Sunday, November 4, 2018

Towards smarter classrooms

Classroom technology can be extremely frustrating. Every room I use seems to have different equipment and controls. Some rooms have old-school wall switches and several remote controls that activate the projectors and screens. Other rooms have a touch screen that controls everything. I tend to get to the room at least 15 minutes before the start of the session, preferably 30 minutes, in case the infrastructure doesn't like me. Sometimes everything just works and I am pleasantly surprised but other times I simply can't work out how to get the system to recognise my laptop or in some cases I can't get the blinds to work. Sometimes there are a row of switches with no indication of what they do and so when I try to turn on a light the black-out curtain starts descending. If all classrooms had the same interface that would be fine but they seem to be all different. This takes up a lot of time and energy from the teacher.

I was therefore pleased to read about a project at Indiana University to create smart classrooms as described in an article in Campus Tech, Are 'Smart' Classrooms the Future?. The vision is to have truly smart classrooms that log you in as you walk in the door and then automatically setting up the lighting, screens, browser, slideshows etc according to your preferences. Students can also log into the room and get access to the necessary resources for the session. No mysterious switches or confusing touch screens to negotiate. If you are going to get teachers to buy into using technology then that technology must make life easier for them and free them from irritatingly time-consuming activities. According to Stacy Morrone, IU associate vice president for learning technologies:

"We want to free up faculty from many of the routine tasks they need to complete during every class period to give them more time to interact with their students, starting from the moment they walk into the classroom."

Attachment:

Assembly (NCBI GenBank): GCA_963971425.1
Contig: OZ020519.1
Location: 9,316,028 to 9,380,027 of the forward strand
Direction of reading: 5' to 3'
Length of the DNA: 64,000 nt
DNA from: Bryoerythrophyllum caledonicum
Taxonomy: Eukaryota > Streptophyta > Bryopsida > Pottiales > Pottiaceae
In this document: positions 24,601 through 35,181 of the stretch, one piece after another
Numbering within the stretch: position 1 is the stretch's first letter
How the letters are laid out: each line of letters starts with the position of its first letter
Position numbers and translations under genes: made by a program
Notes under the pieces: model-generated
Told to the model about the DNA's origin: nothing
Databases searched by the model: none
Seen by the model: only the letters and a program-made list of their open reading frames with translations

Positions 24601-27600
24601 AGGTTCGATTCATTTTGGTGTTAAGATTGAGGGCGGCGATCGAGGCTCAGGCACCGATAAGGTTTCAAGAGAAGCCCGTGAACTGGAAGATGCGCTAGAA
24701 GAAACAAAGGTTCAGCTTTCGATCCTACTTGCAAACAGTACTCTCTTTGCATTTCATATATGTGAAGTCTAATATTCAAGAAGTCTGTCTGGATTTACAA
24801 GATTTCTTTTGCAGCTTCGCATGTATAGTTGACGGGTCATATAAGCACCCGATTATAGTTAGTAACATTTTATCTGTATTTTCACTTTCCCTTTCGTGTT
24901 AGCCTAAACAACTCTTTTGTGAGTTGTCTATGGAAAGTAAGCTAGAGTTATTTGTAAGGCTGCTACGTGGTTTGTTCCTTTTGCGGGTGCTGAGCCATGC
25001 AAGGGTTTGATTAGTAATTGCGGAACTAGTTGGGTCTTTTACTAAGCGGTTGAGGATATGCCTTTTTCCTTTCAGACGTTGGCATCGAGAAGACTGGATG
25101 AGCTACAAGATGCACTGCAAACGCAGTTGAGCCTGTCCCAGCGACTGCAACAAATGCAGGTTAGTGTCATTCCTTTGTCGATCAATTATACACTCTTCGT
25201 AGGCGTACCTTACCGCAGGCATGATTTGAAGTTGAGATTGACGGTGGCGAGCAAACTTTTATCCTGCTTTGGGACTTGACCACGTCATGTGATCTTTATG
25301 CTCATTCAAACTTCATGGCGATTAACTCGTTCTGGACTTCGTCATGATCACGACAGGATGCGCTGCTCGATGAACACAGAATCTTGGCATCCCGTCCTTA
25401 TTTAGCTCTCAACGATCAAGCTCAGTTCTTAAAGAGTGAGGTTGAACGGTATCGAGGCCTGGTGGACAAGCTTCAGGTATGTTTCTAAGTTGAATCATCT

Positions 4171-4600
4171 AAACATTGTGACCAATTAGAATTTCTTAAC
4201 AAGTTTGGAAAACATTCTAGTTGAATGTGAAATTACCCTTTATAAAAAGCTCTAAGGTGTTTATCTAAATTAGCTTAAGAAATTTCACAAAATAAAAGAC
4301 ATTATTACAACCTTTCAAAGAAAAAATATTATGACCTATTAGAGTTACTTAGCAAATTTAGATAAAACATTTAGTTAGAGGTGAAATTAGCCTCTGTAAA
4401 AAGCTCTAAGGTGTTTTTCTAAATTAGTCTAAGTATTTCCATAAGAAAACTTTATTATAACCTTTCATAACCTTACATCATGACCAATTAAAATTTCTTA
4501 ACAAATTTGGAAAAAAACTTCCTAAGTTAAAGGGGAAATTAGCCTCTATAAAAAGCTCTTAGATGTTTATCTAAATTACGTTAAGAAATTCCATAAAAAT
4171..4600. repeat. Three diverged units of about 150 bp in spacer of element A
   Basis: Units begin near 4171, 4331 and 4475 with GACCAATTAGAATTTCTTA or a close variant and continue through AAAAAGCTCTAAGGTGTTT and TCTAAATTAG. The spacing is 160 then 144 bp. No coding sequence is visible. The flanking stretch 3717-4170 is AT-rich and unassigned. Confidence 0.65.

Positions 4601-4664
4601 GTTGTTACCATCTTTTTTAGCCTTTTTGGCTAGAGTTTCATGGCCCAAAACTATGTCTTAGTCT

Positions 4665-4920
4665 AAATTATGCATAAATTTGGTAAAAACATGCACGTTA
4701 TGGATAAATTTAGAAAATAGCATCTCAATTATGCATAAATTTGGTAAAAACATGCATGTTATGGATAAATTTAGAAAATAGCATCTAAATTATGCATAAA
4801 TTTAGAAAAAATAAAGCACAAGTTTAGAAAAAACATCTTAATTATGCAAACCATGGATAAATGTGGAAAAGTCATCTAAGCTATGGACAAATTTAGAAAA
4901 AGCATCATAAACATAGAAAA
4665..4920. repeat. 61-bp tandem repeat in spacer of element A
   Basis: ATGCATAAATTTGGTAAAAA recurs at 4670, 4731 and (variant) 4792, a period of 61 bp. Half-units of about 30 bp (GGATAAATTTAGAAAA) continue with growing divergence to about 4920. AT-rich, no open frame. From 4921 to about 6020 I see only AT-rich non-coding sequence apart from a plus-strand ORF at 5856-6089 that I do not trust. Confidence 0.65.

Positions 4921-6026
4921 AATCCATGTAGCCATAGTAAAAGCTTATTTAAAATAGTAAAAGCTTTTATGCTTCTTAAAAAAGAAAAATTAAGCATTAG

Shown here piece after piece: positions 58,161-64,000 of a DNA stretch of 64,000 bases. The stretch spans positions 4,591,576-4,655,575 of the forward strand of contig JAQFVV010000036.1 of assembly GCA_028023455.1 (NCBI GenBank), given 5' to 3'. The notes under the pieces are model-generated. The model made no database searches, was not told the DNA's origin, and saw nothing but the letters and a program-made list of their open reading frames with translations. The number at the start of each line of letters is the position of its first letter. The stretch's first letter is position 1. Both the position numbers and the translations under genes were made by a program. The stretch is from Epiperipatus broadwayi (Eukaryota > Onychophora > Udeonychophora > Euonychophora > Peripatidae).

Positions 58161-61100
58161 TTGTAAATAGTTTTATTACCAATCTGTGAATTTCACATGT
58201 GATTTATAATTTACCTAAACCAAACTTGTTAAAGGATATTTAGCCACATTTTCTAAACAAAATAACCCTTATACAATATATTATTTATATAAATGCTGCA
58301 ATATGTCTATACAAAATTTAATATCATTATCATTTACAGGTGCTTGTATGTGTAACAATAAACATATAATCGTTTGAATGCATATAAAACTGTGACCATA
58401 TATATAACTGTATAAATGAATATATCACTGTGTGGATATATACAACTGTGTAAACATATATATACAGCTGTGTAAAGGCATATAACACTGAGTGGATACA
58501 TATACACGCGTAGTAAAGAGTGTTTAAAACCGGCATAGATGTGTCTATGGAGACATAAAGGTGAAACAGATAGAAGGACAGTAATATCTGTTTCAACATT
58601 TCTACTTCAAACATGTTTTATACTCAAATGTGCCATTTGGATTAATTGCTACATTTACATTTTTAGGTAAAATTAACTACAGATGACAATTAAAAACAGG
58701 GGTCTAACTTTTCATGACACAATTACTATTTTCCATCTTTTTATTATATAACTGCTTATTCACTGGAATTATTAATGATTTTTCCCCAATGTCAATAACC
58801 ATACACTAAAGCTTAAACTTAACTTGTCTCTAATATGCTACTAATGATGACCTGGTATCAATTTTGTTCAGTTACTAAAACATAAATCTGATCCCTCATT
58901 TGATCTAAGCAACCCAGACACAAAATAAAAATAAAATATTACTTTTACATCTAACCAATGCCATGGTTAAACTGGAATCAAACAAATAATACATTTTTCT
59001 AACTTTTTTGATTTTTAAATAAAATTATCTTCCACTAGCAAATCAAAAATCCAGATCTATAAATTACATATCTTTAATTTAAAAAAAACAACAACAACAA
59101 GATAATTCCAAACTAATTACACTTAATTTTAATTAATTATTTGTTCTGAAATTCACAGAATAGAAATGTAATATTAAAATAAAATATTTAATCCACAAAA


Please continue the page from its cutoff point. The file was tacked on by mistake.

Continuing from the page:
IU invited a number of stakeholders to participate in a working group to brainstorm ideas for realising the smart classroom of the future. Their conclusions can be found in a report, the Indiana University Smart Classroom Summit. Among the ideas was to have smartboard functionality on walls and tables so that students could write and draw anywhere and be able to save everything digitally. Most importantly the technology should become invisible and biometrically or voice-activated.

Even more interesting would be to have classrooms that are designed to fully integrate distance students into the class with smart microphones and cameras that track whoever is speaking in the room as well as allowing distance students to contribute seamlessly. The vital element here is that the online participants are always visible and can participate in all activities. This could mean that they can be assigned to work in a group with classroom students or working as an online group but contributing to the common work spaces shared by  the whole class. In today's classrooms the online students are usually passive spectators.

I look forward to walking into my first smart classroom where everything just works. 

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